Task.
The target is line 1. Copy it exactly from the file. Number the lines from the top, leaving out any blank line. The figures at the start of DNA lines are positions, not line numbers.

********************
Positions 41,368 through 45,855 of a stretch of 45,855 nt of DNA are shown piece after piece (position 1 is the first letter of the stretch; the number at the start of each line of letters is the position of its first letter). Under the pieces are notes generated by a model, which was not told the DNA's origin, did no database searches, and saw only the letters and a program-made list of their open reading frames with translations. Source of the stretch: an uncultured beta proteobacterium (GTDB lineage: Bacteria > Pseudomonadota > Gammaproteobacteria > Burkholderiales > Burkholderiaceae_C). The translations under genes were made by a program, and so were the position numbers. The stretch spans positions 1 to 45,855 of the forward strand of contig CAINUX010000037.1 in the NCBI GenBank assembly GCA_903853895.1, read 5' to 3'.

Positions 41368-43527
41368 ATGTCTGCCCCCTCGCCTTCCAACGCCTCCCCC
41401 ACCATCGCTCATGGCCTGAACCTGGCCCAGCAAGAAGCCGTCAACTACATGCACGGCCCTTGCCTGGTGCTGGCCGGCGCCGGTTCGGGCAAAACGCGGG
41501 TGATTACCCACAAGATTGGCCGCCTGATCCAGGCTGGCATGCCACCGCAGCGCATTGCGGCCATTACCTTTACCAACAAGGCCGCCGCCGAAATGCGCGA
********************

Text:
Positions 41,368 through 45,855 of a stretch of 45,855 nt of DNA are shown piece after piece (position 1 is the first letter of the stretch; the number at the start of each line of letters is the position of its first letter). Under the pieces are notes generated by a model, which was not told the DNA's origin, did no database searches, and saw only the letters and a program-made list of their open reading frames with translations. Source of the stretch: an uncultured beta proteobacterium (GTDB lineage: Bacteria > Pseudomonadota > Gammaproteobacteria > Burkholderiales > Burkholderiaceae_C). The translations under genes were made by a program, and so were the position numbers. The stretch spans positions 1 to 45,855 of the forward strand of contig CAINUX010000037.1 in the NCBI GenBank assembly GCA_903853895.1, read 5' to 3'.